There is a quote out there that goes something like “you should sit in meditation for twenty minutes every day — unless you’re too busy. Then you should sit for an hour.” -Zen proverb
Whether you are a medical student, resident, faculty or staff member, even the thought of squeezing one more thing into your day can seem overwhelming. While we often know what is good for us, we sometimes struggle with where to start, or how to carve out the time. I hear you saying, “I’m too busy”, “I need to study”, “I don’t have time”. Even when you think it is impossible, I am here to remind you that there is ALWAYS time for self-care, no matter how tired, frustrated, or overwhelmed you might feel.
How do you define self-care?
Self-care can include anything that we do to take care of our mental, physical, or emotional well-being. And while this sounds easy enough, it is often something that falls by the wayside as soon as other priorities (like patients, children, and studying) ramp up. Finding time in a society that values “busy” can be challenging. Like anything else, self-care activities run the risk of turning into “shoulds”- or induce feelings of anxiety when you can’t seem to find the time to carve out. Another way to think about self-care, is that these are activities that recharge your batteries, bring you joy, and leave you feeling less stressed than when you started.
Start with setting a goal.
If you are reading this article, it is likely that you have some goals for your personal wellness, or are ready to set some. Give yourself a moment to consider the way you would like to feel, and the ways in which you would like to take care of yourself. When setting goals for self-care, it is important to make sure that these goals are specific, manageable, attractive, reasonable, and time-bound. For example, setting the goal “I would like to start meditating” lacks specifics. How many times per week? On which days? For how long? Instead, setting the goal “I would like to meditate for 10 minutes three times per week” checks all the boxes for you to set a manageable plan.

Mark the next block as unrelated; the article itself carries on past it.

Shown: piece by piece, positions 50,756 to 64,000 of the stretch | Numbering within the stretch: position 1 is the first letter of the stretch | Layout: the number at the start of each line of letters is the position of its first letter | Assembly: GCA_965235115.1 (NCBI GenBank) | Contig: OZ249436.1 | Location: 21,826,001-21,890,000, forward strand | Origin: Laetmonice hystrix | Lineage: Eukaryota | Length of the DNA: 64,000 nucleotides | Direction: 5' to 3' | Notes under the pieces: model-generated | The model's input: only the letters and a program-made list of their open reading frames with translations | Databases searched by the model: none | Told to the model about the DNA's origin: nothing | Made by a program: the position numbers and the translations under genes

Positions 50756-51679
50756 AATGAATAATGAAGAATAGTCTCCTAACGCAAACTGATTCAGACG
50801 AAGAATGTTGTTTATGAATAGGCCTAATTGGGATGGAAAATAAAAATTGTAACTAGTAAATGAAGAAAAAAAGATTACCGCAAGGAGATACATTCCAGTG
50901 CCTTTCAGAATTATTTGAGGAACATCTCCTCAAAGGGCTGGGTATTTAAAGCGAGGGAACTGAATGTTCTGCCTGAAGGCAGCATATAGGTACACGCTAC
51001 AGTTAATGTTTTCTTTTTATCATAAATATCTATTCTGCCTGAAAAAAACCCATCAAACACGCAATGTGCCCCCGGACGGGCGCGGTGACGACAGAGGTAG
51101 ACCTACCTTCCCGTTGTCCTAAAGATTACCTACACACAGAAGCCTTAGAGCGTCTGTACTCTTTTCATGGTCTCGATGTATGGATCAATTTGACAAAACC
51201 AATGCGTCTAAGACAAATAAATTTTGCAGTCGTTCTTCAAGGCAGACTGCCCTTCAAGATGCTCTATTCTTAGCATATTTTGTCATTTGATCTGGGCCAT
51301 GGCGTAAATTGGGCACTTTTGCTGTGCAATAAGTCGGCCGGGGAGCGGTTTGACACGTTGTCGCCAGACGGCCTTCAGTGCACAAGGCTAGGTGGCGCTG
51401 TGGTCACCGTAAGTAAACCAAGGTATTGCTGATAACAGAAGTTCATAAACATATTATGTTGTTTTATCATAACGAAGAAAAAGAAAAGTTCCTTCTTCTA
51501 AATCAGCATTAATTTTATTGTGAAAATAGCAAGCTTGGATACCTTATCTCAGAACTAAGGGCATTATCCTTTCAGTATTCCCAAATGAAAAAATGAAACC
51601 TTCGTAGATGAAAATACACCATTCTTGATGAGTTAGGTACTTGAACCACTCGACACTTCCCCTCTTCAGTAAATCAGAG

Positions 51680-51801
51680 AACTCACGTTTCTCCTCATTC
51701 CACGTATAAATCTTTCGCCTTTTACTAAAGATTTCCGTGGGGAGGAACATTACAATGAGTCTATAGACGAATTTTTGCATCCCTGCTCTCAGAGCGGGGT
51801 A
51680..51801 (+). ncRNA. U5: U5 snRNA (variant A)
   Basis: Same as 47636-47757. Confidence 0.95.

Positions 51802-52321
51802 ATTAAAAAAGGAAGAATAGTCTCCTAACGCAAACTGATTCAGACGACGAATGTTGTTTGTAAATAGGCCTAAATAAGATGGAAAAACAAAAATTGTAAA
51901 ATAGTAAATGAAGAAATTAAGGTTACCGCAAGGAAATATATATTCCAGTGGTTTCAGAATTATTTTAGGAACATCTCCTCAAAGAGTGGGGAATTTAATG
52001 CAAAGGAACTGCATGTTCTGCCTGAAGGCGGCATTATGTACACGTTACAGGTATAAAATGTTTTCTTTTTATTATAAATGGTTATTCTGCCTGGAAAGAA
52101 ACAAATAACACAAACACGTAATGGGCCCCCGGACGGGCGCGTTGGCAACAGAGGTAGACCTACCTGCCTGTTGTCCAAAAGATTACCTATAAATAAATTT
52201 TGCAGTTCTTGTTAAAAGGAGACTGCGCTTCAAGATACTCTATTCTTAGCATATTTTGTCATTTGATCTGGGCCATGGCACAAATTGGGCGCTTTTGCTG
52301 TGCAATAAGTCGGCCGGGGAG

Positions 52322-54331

Once you have you goal set, it is time to schedule. Take out whatever calendar you use, and start scheduling in time that you can carve out for yourself. It is important to keep those times as a date with yourself, and begin to form the habit or self-care.
Making use of what time you have
When you have a hectic schedule, it is easy to put everything else first. Some days your won’t have time for a long soak in the tub, or a 60 minute yoga class, but you might be able to carve out 10 minutes to take a walk outside. Figuring out how to efficiently use even small chunks of time can start to make a big difference in your self-care routines.
Here are some self-care ideas:
- Make a gratitude list
- Listen to music
- Take five minutes to sit down and put your feet up
- Stand in the shower with the hot water pouring over your back
- Take a walk
- Listen to a meditation (“Insight Timer” is a free app for meditations)
- Take an Epsom salt bath
- Schedule a date night with your spouse, partner, or friends to connect without distractions
- Enjoy a hot cup of tea
- Spend five minutes taking deep breaths
- Get a manicure or pedicure or give yourself one
- Turn your phone off for 30 minutes
- Participate in a yoga class
- Light a yummy smelling candle
- Write in a journal for five minutes
- Read a book for 20 minutes
- Go to bed 15 minutes early
- Unfollow someone on social media who is negative or makes you feel badly